Talk about monogamy. If this will be important in your marriage, be explicit about that. Ask about temptations and violations in the past. Understand your family’s history and hers.

Talk about addictions and mental health. Understand your family’s history and hers because patterns and genetics are powerful.

Talk about children. Be on the same page about whether you want them and how many. Share your ideas about how you want to parent and how you were parented.

Talk about therapy. Find out if it will be an option when things get tough. If it won’t, then you might have a really big hill to climb at some point. If it will be an option, then you can probably get through almost anything.

Do pre-marital counseling. There are two kinds and I recommend both. One is a curriculum where you do personality assessments and discuss a number of prescribed topics. The other kind is full-fledged couples therapy where you work through any current hiccups in your relationship and make sure you’ve experienced the closeness and repair that can come from good therapy.

Make sure you feel comfortable, relaxed and happy in each other’s presence. Make sure you will still adore each other as your bodies change, as you age, when you go through hard times, show insecurities, have annoying family members, aren’t interested in sex, and regardless of externally-defined success.

Ask yourself: Is this my favorite person to spend time with? Can I see myself feeling this way in 1 year, 10 years, 50 years?

Make sure you have what it takes to treat each other with respect and honor. Make sure you both have demonstrated the ability to be gentle with each other.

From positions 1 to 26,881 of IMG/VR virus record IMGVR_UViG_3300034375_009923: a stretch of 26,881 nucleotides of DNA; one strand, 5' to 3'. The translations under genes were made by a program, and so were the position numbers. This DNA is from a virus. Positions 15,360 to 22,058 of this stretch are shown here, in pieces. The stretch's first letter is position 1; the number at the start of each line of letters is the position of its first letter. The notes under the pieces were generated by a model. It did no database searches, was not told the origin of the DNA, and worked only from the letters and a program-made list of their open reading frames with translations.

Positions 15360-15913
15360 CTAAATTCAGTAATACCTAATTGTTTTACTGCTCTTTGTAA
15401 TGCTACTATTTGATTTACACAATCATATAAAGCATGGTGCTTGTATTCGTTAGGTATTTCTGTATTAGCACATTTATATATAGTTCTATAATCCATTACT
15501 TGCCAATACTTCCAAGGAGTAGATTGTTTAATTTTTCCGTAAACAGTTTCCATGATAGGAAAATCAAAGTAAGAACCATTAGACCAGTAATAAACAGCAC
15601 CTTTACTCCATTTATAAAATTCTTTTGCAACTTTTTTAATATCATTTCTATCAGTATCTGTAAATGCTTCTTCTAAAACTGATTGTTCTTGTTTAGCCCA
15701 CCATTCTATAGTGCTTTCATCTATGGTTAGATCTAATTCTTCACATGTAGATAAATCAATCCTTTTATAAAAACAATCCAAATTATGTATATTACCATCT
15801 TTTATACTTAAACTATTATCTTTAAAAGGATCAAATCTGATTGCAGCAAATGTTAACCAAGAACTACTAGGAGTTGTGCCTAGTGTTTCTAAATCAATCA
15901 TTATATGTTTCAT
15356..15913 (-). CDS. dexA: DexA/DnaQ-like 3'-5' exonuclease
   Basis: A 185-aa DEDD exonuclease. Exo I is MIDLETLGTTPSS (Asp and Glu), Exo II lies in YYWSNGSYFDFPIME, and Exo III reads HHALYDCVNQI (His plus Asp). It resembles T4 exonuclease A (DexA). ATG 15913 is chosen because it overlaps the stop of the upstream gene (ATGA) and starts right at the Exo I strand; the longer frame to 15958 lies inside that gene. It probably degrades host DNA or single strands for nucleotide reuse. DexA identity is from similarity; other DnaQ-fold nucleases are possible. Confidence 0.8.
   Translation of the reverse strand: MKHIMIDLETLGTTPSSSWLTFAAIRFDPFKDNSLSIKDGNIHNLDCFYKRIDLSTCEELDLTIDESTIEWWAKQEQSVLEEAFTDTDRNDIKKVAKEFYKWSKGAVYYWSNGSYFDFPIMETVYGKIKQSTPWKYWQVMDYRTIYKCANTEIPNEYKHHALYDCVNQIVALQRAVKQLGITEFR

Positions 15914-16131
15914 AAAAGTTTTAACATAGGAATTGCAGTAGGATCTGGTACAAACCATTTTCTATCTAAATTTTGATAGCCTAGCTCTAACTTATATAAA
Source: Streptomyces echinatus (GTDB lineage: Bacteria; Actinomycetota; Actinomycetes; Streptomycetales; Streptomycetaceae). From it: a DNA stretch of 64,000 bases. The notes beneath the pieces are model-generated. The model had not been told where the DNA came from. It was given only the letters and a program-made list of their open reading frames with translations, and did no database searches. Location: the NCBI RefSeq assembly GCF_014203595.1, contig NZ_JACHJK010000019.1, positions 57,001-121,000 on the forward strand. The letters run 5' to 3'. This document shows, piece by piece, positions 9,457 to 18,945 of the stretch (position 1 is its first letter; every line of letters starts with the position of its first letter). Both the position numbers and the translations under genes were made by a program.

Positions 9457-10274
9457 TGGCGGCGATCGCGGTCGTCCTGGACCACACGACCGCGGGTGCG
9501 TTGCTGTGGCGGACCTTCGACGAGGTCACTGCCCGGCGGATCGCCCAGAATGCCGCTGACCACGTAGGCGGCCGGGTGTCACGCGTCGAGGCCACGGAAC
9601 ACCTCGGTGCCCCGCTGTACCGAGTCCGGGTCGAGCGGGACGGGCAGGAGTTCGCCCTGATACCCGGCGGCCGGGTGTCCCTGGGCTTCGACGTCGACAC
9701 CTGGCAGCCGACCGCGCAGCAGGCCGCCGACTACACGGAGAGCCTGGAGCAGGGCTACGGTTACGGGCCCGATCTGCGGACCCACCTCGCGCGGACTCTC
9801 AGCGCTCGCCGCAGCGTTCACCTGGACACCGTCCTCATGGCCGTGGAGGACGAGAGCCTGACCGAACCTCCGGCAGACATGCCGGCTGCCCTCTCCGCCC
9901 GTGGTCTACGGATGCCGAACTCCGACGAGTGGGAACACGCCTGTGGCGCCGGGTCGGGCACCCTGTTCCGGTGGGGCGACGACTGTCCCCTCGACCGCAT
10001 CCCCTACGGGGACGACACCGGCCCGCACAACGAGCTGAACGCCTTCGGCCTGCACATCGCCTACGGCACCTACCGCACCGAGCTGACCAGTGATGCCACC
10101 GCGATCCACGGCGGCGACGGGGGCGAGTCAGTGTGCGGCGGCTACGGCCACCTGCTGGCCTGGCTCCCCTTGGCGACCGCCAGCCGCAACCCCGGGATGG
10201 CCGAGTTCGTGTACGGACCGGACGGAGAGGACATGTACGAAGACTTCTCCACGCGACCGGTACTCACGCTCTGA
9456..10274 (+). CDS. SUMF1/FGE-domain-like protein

Lean into your disagreements. Practice working through conflict. Be fearless about addressing those areas that you might shy away from discussing.

Ask yourself if you make each other laugh enough.

Be you. Be true to you. It’s so important that you get to be all of you, living fully alive, while you are with each other.

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I specialize in couples therapy, parenting challenges with young children, co-parenting issues, and women in relationships.

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Most of my work centers on couples therapy, betrayal recovery, and addiction. I also specialize in working with men.

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My focus includes trauma, attachment, anxiety, depression, and relational work; including a focus on children and teens, parents, and couples.

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Kerry Stutzman LMFT/MSW

My passion is helping my clients develop close, connected families and healthy relationships. For the past 20 years I have been helping people discover the best version of themselves.

Athena McCullough MA, LPCC, MFTC

I specialize in couples therapy, parenting challenges with young children, co-parenting issues, and women in relationships.

Brett King LPCC NCC MFT

Most of my work centers on couples therapy, betrayal recovery, and addiction. I also specialize in working with men.

Debbie Bassett MA, LPCC, MFTC

My focus includes trauma, attachment, anxiety, depression, and relational work; including a focus on children and teens, parents, and couples.